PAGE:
It’s important that in the initial signing of the deal, you get the lowest interest rate possible. Don’t accept the first offer - ask the person handling the finance application to shop around or otherwise squeeze for the lowest rate as it adds up over time. A bit of proactivity upfront can make for more affordable car ownership.
  • Repayment terms or period - This is the length of time over which you agree to repay the loan. Typical terms on offer in South Africa are between 12 and 72 months. Again a matter of personal preference and affordability, a shorter repayment term makes for quicker complete ownership of the car. A longer period enables much lower monthly repayments, however, and usually a balance between these two considerations is struck to meet both needs. Don’t forget that the longer a repayment agreement runs, the more interest you’ll finally pay on the loan. In a nutshell, paying a car off sooner rather than later costs less overall but taxes cash flow more than other options.
  • Residual or balloon payments - are the product of structuring a car purchase in such a way that a lump sum is deferred as a final needed payment in order to finally own the car. As an example, let’s say you buy a car worth R200.000. An amount of R30,000 is allocated as a “residual.” This means that after completing loan repayments for the stipulated period, a final payment of R30,00 will be needed to finally close the loan arrangement and take ownership of the car. Deposits, monthly payments and other affordability issues can be happily lowered when employing a residual structure. There is also the prospect, however, that a residual structure can generate a false sense of security, as monthly repayments are artificially lower because a percentage of the purchase price has been removed from the contract’s repayment calculations. If you don’t think you’ll have the R30,000 in cash one day to settle the lender, rather avoid contracts based on residuals, as it does hold the prospect of getting almost to the finish line, only to have to sell the car to settle the credit agreement. That said, a residual can be refinanced as a loan amount so, if you feel that your credit rating won’t diminish between the time you buy the car and the month in which you make final payment, or if you are someone with the ability to raise a small lump sum when needed, opting for this structure can provide genuine affordability on a car that would be slightly out of reach without it.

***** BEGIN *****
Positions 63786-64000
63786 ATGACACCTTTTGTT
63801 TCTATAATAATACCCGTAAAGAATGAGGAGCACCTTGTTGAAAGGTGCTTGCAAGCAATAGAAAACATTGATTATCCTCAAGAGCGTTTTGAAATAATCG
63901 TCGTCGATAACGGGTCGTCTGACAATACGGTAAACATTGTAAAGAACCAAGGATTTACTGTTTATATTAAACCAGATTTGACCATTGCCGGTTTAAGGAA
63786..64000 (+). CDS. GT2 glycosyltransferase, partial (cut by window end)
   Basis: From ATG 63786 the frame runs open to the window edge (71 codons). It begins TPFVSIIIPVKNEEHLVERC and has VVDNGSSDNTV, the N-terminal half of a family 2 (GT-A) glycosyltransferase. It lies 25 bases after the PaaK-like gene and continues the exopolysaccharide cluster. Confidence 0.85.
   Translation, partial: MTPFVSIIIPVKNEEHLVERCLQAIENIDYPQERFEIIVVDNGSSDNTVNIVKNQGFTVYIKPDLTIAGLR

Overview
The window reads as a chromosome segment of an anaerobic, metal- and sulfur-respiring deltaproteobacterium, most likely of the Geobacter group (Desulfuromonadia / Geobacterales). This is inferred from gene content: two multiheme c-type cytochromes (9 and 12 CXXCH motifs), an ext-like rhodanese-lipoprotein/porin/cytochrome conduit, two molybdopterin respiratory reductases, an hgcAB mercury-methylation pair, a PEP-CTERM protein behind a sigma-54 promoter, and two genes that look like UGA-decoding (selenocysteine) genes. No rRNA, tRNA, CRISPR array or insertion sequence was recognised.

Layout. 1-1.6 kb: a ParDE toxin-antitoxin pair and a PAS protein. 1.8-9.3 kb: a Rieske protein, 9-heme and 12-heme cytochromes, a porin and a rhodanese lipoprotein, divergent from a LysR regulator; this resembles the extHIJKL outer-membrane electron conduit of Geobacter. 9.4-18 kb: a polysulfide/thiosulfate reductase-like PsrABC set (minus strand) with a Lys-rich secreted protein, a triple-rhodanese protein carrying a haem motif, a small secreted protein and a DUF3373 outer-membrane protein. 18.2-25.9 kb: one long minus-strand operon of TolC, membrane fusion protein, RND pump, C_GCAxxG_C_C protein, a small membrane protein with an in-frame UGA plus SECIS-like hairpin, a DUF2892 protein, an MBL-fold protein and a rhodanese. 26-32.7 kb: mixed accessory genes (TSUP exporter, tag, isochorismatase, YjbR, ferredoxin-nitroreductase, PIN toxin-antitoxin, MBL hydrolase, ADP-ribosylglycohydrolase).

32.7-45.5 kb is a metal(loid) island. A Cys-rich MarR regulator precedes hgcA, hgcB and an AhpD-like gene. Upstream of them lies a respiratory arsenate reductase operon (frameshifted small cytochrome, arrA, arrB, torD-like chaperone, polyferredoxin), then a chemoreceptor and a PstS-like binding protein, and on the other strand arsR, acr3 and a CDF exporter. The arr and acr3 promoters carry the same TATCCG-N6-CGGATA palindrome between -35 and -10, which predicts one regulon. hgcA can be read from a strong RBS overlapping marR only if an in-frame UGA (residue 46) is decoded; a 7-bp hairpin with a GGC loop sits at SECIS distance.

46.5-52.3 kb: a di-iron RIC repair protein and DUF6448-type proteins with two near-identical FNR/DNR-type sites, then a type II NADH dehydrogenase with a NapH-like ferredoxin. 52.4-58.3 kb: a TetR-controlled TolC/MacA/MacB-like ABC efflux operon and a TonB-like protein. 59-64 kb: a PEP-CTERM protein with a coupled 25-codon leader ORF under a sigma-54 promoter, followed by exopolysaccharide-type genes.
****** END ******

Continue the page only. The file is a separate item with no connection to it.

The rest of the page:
• NB: Although a residual amount allows for lower monthly payments, it is still factored into interest repayments and, over a hypothetical five year loan period, you very often end up repaying that amount in interest charges, yet are still faced with the need to pay over the R30,00 at the end of the repayment period. This might seem a false economy for some and it’s worth taking your time on this aspect of things when signing up for financing, so that you are completely comfortable with the outcome you’ve chosen.
    There are limits to how much can be deferred as a residual or balloon payment, but the only valid for a car owner consideration is their own affordability. Usually, staying both within a genuine affordability and the shortest route to repayment are good tips to follow.
  • Mileage limits and the condition of the car are factored into a residual repayment plan. Often there will be limits on the acceptable condition of a car and annual usage (mileage) allowed, as now the lender is looking forward in time to a resale value to make the residual-structured loan viable. Since mileage determines resale value, as does current condition of the car predict future condition, these considerations make a balloon structured finance deal more complex and it’s important to be intimately aware of how they might impact on your personal use requirements of your new car. Insurance stipulations might also become less flexible within a residual loan as the lender now has a greater vested interest in the car.

Don’t be shy to ask about terms and conditions of the paperwork that leave you stumped. Buying a car for the average buyer is an infrequent occurrence compared to F&Is and regular sellers who are engaged in car trading every day. There is no need to appear well-versed in all of the jargon. Ask and ask again until a clear picture of all implications appears in your head and you know, honestly, that a car finance deal is going to enable you, not become a source of anxiety months down the line.